Portieri, Alessia (2001) Solid state NMR of sulfa-drugs. Doctoral thesis, Durham University.
This work has been a study of systems, mostly of sulfa-drugs, showing polymorphic behaviour. Using different means as solid state NMR, X-ray analysis, and theoretical calculations, we have seen how it is possible to understand results obtained from the different techniques, proving how the study of polymorphic systems needs cooperative advice from the different techniques that are able to detect polymorphic differences. Within the sulfa-drugs I have been mostly concentrating on sulfanilamide, studying (^13)C and (^15)N solid state NMR spectra of the different polymorphs. The NMR parameters that have been most interesting to study, have been the relaxation times that have revealed complicated motion of the molecule despite it being a small molecule. In order to obtain detailed information from (^15)N spectra it has been necessary to enrich the samples and this has enabled a study of the shielding tensors of the nitrogens in the molecule. (^13)C spectra were also recorded of systems studied sulfathiazole solvates that proved to show some of the same solid state effects in the NMR spectra as sulfanilamide. Shielding calculations have proved to be still limited in order to obtain reliable information on the shielding of both and (^13)C (^15)N nuclei but considering hydrogen-bonded molecules, as opposed to isolated molecules, seemed to have improved the calculations quite a lot, so that some idea of intermolecular effects could be deducted. Exact positions of the hydrogen has proved to be essential as well in order to improve the calculations. Finally a case study for the REDOR pulse sequence has been carried out. Different attempts to understand the effects influencing this particular experiment have been carried out on 20% and 99% doubly enriched glycine, as well as on a particular sample, doubly enriched BRL55834, but the internuclear distances measured with this technique still displayed some uncertainties that made results not thoroughly reliable.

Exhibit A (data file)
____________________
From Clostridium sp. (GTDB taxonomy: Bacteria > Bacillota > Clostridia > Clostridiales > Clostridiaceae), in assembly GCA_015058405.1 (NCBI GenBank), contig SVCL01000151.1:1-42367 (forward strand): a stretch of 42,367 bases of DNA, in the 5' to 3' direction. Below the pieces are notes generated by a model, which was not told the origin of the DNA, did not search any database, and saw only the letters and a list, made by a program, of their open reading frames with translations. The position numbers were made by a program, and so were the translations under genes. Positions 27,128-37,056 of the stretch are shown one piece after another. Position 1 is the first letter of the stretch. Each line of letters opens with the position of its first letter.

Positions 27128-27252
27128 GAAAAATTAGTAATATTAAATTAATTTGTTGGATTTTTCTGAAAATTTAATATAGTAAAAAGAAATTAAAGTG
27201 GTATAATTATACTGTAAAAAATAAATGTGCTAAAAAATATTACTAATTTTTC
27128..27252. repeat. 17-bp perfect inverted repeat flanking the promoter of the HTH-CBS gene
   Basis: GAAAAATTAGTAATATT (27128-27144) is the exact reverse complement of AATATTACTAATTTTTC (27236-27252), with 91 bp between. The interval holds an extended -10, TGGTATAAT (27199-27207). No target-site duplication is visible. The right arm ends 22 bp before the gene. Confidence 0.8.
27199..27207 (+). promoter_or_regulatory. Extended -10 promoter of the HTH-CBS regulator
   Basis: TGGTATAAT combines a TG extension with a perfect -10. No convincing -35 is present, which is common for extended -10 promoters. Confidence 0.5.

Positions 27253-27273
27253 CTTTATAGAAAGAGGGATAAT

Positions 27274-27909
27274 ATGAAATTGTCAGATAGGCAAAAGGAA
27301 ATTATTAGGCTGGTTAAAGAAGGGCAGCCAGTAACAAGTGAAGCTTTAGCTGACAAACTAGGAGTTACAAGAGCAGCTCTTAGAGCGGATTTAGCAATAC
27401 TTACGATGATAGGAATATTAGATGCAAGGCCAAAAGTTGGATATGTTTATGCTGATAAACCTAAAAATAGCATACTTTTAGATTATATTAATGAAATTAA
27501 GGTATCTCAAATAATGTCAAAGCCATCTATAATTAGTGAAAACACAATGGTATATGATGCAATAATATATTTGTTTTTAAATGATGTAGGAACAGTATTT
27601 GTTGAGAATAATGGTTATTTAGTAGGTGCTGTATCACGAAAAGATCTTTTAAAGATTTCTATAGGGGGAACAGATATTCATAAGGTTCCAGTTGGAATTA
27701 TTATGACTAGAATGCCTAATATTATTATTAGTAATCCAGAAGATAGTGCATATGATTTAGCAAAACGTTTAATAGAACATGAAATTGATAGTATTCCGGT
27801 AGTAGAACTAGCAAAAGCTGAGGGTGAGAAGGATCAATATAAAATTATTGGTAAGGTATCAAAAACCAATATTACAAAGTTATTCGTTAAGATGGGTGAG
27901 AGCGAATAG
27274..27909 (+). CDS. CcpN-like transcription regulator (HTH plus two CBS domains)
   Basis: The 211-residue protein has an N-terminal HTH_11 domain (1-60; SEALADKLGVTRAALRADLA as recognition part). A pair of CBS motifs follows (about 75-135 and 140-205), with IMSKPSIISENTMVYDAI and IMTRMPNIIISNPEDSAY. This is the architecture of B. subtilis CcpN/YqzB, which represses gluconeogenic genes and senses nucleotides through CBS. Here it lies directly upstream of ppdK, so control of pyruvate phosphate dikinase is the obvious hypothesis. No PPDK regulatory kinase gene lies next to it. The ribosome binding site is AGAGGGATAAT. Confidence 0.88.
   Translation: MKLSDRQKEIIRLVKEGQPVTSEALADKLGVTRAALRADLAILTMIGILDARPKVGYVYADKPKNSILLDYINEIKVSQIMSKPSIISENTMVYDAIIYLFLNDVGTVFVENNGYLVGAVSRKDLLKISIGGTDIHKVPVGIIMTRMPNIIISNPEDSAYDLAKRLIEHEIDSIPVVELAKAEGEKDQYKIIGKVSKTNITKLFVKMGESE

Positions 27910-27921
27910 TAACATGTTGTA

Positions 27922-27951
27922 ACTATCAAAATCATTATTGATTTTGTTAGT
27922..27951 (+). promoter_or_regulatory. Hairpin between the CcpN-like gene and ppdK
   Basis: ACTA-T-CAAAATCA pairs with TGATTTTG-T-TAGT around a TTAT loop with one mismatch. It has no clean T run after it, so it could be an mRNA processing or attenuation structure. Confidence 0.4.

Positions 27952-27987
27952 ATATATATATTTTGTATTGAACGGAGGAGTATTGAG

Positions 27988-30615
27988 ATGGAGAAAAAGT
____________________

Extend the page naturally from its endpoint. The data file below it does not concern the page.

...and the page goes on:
|Item Type:||Thesis (Doctoral)|
|Award:||Doctor of Philosophy|
|Copyright:||Copyright of this thesis is held by the author|
|Deposited On:||26 Jun 2012 15:23|